Tuesday, February 12, 2013

Elizabeth McGovern

If I had been told a couple of months ago that I would enjoy watching a British TV series about the happenings of a noble English family and their servants in the early part of the 20th century, I would have dismissed the idea out of hand.  But, after hearing about how good Downton Abbey was ad nauseum, I watched the first episode and was immediately hooked.  I’ve now watched the entire first three seasons, and anxiously await more episodes to become available.

The only American actor in Downton Abbey’s fine ensemble cast is Elizabeth McGovern, who plays Cora Crawley, the Duchess of Grantham, with aplomb.  However, the first time I saw Ms. McGovern as Cora I felt a sudden, inexplicable pain in my stomach.  At first I didn’t understand the nature of the pain, nor the reason I felt it.  After a bit of research, it all made sense.

A cursory look at Elizabeth McGovern’s IMDb page reminded me that her second major role was that of Jeannine Pratt, in 1980’s multiple-Oscar winning “Ordinary People”, starring Donald Sutherland, Mary Tyler Moore, Timothy Hutton and Judd Hirsch.  Even though Ms. McGovern was 19 years old at the time, she played a highschool student, a year or two younger.  And there it was, plain as day, the cause of my pain.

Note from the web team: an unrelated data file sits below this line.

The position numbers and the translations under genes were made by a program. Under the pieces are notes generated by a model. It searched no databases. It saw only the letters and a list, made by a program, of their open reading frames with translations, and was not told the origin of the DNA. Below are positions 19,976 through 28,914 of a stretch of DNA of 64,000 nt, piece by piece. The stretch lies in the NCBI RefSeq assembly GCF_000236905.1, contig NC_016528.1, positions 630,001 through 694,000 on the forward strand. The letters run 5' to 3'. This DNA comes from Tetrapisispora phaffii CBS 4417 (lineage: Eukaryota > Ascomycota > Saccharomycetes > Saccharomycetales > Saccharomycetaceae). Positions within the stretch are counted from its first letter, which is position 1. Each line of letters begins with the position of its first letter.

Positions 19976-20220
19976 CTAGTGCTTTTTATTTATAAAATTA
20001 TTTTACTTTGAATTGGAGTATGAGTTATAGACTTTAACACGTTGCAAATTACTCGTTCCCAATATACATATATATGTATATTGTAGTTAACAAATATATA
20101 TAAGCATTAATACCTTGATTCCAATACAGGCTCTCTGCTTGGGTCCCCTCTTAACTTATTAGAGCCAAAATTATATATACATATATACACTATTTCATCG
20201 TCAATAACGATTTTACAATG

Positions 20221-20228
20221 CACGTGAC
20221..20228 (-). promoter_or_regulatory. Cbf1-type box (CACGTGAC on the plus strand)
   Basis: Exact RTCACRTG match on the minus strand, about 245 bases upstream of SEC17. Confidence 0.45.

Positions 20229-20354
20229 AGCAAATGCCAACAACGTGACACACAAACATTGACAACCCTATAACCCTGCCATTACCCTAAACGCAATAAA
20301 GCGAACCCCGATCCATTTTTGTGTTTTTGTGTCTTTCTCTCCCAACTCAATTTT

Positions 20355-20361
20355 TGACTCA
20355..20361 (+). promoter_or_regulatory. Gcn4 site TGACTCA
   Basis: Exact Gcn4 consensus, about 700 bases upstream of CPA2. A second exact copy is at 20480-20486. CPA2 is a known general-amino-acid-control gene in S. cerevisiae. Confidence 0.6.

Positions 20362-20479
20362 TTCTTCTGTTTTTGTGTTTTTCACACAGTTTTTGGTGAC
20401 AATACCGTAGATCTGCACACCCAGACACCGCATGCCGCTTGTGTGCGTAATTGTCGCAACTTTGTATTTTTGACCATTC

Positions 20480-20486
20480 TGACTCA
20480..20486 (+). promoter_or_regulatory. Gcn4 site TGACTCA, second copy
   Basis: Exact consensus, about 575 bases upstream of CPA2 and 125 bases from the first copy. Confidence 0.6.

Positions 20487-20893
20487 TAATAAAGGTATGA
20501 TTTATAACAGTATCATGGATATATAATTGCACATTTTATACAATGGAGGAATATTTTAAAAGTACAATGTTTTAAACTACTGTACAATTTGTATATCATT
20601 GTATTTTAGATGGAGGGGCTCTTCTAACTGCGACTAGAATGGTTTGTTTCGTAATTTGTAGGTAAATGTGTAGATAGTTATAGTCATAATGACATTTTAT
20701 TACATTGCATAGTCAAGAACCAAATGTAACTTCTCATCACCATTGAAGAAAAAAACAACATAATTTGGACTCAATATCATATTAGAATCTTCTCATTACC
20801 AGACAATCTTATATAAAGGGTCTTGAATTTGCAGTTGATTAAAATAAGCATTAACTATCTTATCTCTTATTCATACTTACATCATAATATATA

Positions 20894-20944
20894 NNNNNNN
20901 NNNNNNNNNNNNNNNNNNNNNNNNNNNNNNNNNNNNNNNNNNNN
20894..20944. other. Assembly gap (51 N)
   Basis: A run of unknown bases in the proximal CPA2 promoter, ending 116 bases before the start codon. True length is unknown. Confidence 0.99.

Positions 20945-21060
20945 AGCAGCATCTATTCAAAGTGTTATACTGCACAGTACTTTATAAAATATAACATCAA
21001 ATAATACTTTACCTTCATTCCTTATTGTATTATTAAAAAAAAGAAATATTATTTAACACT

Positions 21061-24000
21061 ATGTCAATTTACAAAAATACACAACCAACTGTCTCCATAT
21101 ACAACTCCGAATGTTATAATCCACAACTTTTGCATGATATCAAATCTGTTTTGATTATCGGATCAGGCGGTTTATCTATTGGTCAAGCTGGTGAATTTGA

You see, even though I share my birth year (1961) with Elizabeth McGovern, it did not bother me to see her playing her Ladyship the Duchess, clearly a woman of a certain age.  What bothered me was that Ms. McGovern managed to go from teenager to grandmother, all during my adulthood!  For I was in my sophomore year at Babson College when I saw “Ordinary People”.

Realizing that I have been an adult during Ms. McGovern’s entire transformation from Jeannine Pratt to Cora Crawley viscerally brought home the fact that I have been around for a long time.  It was not simply a matter of noting that a woman my age was now playing older roles.  It was getting coldcocked by the fact that, as an adult, I have witnessed the nascent stages of an actress’s career, and am now witnessing the same career’s denouement.

Time seems going by at a pace as artificially accelerated as it is in those time-lapse videos of flowers blooming.  I could use some slow motion.  And now.